So I think you’re sensing that I didn’t really care for this seasonal shithouse. As ever there were some nice moments in it – baubles on a dead tree. I liked the sleigh ride that closed the story and one of the hitherto anonymous characters waking up in a wheelchair. I thought that was a poignant touch. I liked the hint that Shona, the stock irritant of 60 minutes standing, might be a lonely character who didn’t want to return to her life. These were flashes of interiority in an otherwise anonymised story. But for the most part it was empty, incoherent gubbins.

You tried to cover this up by having the Doctor observe that dreams were “disjointed” and “silly”, but this was only ever going to fool those who’d lapsed into semi-consciousness following a hard day of Christmas drinking. The rest of us were all asking the same question: why wasn’t this episode written? Instead it played like a game of Doctor Who consequences; each scene scribbled on paper by a crew member who’d been obliged, with you watching, to fold it over, so didn’t know what gaffer Gary had written.

I suppose all that’s left to talk about is Clara. Before this aired there were rumours that Jenna Coleman was leaving the show. You teased her end in true waking up in the shower style, serving an initially moving final scene between the Doctor and his now elderly assistant. I have to say I was ready to go with this. I found the prospect of Clara being reacquainted with a missed man from her youth, a man she was dreaming about 62 years on, just the right side of mawkish.

But then, perhaps conscious that you were in danger of writing a scene that mattered between two principle characters, you pulled out and pressed the reset button. I now wonder if you’ve blown your chance to part this pair in an affecting way. Still, I like Clara, I enjoy her miserable company – I can put up with more of her. One question though: what the fuck are you going to do with her now? Is she ready to leave her Danny-free life behind and finally get on board full time, and shouldn’t she really have been obliged to do the same from the beginning?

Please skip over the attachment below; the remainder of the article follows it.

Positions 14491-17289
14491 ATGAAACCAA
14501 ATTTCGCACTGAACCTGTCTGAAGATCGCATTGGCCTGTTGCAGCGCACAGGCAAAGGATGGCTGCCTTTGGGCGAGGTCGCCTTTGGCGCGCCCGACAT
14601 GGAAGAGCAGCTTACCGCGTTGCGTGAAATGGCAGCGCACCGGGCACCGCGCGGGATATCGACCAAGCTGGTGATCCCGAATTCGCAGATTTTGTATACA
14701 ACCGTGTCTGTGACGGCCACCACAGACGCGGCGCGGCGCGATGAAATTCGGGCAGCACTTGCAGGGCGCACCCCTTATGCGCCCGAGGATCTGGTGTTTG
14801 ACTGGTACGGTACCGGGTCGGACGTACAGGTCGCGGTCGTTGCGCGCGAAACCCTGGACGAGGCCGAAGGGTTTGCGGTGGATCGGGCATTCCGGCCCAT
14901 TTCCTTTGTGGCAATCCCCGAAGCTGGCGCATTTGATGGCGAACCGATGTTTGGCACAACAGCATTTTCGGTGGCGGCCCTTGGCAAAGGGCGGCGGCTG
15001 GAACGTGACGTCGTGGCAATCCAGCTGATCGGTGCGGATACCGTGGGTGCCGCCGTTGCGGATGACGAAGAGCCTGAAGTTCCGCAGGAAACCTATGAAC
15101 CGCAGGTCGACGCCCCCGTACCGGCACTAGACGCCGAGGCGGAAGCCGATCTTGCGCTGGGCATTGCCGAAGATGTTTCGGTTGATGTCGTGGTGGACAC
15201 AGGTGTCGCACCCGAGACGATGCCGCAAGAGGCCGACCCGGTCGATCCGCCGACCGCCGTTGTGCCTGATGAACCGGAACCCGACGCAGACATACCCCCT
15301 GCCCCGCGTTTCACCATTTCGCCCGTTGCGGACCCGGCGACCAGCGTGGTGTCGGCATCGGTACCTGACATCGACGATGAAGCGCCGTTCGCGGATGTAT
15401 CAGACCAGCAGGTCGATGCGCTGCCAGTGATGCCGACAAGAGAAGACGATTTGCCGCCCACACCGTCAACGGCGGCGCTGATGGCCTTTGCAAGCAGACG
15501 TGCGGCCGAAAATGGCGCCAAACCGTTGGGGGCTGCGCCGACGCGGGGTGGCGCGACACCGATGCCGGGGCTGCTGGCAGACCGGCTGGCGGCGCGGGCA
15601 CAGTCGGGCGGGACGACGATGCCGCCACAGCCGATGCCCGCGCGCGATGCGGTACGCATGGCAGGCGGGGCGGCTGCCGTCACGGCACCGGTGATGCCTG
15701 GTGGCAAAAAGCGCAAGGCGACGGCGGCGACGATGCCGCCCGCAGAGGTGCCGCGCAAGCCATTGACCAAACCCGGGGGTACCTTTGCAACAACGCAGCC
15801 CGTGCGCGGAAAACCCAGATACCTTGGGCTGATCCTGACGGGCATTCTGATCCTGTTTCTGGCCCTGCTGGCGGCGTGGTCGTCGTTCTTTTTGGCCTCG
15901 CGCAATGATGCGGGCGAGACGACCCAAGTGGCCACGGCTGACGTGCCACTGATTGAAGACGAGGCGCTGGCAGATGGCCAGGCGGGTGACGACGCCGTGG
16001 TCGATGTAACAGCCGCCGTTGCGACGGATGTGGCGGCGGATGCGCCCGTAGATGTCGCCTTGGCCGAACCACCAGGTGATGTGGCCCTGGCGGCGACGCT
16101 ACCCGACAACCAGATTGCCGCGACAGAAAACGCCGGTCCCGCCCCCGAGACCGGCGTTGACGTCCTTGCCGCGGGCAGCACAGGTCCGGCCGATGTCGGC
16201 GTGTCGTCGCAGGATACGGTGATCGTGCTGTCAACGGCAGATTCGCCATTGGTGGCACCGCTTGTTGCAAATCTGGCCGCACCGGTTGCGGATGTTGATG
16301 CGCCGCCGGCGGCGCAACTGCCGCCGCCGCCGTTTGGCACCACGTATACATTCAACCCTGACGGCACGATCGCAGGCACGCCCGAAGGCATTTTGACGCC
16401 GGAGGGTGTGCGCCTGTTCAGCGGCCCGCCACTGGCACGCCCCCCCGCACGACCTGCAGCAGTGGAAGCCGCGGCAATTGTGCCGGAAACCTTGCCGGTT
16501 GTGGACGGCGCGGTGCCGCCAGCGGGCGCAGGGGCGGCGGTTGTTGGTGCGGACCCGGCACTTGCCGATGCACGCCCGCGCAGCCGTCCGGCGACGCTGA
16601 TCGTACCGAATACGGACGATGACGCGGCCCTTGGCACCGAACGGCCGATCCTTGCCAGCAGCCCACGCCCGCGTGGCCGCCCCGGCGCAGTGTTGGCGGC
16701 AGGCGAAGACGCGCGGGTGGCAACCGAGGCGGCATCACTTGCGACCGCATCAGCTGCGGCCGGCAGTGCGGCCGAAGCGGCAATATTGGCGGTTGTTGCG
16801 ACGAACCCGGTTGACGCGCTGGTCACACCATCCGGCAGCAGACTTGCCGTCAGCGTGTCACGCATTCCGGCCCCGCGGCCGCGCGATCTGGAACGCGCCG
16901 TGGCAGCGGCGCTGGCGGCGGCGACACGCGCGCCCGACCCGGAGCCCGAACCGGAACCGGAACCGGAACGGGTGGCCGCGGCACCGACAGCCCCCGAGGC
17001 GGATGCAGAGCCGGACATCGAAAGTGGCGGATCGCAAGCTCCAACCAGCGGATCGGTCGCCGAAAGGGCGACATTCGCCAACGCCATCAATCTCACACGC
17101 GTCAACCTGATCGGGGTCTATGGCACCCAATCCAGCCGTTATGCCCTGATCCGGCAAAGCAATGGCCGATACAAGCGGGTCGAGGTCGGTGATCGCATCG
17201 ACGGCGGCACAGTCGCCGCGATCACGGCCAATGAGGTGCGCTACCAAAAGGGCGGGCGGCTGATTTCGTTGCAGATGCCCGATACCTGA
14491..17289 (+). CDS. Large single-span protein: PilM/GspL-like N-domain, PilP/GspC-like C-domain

So, given that Last Christmas was probably the least anticipated Doctor Who episode in the show’s 51 years – I mean, I know people who were looking forward to the death of loved ones more than this, it wasn’t the insult Nick Frost’s participation promised. Sure, it will do nothing to dissuade your detractors of the notion that your best contributions are behind you and that at this late stage you’re reliant on steals from your DVD collection and tangential BS to get by, but at least there wasn’t an ill-advised reference to Facebook for the benefit of idiot millennials.

Oh. There was.

Best of the season,


P.S: If you’re going to include guest stars in the opening credits on an occasional basis, perhaps design a sequence that can incorporate them? Having Frost’s name appear after the “Doctor Who” title, because that was the only free real estate, made it look like the episode was titled “Nick Frost”. Sadly plausible given the time of year.

P.P.S: No Wham cameo. What, you had an elf called Ian but that was too camp?

P.P.P.S: Could you have found a better puppet workshop? The dream crabs were barely capable of movement. It’s hard to be scared of something that looks like its battery’s about to run out.

P.P.P.P.S: Remember when “it was all a dream” was generally considered bad form?

P.P.P.P.P.S: We learned the next episode would be titled “The Magician’s Apprentice”. Given the Doctor was referred to as a magician in this episode we can face the new year satisfied that the companion-centric approach of last season is a thing of the past.

Curious Clara and her Wizened Companion:

The Matt Smith Years: 

The Distant Past:

Deep Time: